Returning now to description of the actuator 104, and with reference once again to FIG. 5, it may be seen that the cable yoke 308 is coupled to, and receives the reduced-speed drive torque from, the harmonic drive gear train 306. The cable yoke 308 is configured, upon receipt the reduced-speed drive torque, to rotate about the rotational axis 116. In the depicted embodiment this functionality is implemented by suitably mounting the cable yoke 308 on the output member 604, such that the cable yoke 308 is rotated commensurate with the output member 604. The cable yoke 308 includes a main body 502 and two sets of opposing yoke arms—a first set of arms 504-1, 504-2, and a second set of arms 506-1, 506-2—that extend from the main body xxx toward the output shaft 118. As FIG. 7 depicts most clearly, a counter balance mass 702 extends from the main body 502. The counter balance mass 702 may be integrally formed as part of the main body 502 or separately formed and then coupled thereto. In either case, the counter balance mass 702, if included, mass balances the output shaft 118.

Each of the cables 312-1, 312-2 is wound on a portion of the cable yoke 308 and around a portion of the output shaft 118. More specifically, one of the cables 312-1 is wound onto one end of the cable yoke main body 502 and onto the first set of arms 504-1, 504-2, and the other cable 312-2 is wound onto the opposing end of the cable yoke main body 502 and onto the second set of arms 506-1, 506-2. Each cable 312-1, 312-2 extends from the cable yoke 308, and is wrapped around a separate protrusion 508-1, 508-2 that extends perpendicularly from the output shaft 118 (see FIG. 7). In the depicted embodiment, each of the cables 312-1, 312-2 is wound twice around its associated protrusion 508-1, 508-2. It will be appreciated that the number of times the cables 312-1, 312-2 are wound around the respective protrusions 508-1, 508-2 may vary.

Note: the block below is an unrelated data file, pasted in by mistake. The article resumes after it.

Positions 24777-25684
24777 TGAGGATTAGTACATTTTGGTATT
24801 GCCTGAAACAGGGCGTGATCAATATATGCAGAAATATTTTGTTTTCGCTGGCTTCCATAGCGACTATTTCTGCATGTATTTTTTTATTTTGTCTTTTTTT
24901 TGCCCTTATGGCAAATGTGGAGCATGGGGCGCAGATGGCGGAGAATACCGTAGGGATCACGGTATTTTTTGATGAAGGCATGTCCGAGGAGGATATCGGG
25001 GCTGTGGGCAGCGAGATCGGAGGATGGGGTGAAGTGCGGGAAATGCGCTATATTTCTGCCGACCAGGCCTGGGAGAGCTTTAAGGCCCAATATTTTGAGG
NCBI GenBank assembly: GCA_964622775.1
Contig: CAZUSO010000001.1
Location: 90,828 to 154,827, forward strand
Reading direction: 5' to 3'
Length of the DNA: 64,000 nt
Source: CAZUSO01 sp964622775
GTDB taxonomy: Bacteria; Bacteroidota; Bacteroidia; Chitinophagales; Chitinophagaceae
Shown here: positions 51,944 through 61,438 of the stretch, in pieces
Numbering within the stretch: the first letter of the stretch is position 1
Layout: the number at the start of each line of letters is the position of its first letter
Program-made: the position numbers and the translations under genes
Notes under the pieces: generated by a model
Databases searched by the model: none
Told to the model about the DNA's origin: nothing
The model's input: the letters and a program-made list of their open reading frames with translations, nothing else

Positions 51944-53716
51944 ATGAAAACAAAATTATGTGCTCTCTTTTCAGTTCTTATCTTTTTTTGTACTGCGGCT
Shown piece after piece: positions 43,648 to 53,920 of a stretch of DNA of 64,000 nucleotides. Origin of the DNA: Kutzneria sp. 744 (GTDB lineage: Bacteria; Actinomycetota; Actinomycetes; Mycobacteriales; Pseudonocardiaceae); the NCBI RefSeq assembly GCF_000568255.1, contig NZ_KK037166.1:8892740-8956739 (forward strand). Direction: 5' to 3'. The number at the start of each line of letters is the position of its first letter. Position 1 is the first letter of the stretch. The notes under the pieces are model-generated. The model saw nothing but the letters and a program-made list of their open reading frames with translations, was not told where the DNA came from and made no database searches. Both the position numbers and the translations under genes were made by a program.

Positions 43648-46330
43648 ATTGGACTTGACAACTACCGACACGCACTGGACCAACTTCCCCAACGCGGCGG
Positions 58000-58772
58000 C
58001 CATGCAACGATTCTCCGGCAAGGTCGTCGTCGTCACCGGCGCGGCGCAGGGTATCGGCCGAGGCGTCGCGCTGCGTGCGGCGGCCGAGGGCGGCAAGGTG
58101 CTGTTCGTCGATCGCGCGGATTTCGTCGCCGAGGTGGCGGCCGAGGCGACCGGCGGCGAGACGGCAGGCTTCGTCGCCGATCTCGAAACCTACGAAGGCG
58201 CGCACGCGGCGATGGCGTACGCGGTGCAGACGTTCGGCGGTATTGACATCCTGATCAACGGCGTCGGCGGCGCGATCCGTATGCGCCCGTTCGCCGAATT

The cables 312-1, 312-2 may be implemented using any one of numerous suitable materials. In a particular preferred embodiment, the cables 312-1, 312-2 are implemented using metallic wires. No matter the particular material used, the cables 312-1, 312-2 are wound in pretension on the cable yoke 308 and around the output shaft protrusions 508-1, 508-2. Thus, the cables 312-1, 312-2 are continuously under load, which precludes backlash at the output shaft 118. Moreover, the cables 312-1, 312-2, upon rotation of the cable yoke 308, supply a drive force to the output shaft 118, which causes the output shaft 118 to translate along the linear axis 108 (see FIG. 7) and supply the translational drive force to the valve 102. Although the actuator 104 includes two cables 312-1, 312-2, it will be appreciated that it could include more or less than this number. Preferably, however, the actuator 104 includes at least two cables 312-1, 312-2 to provide suitable redundancy.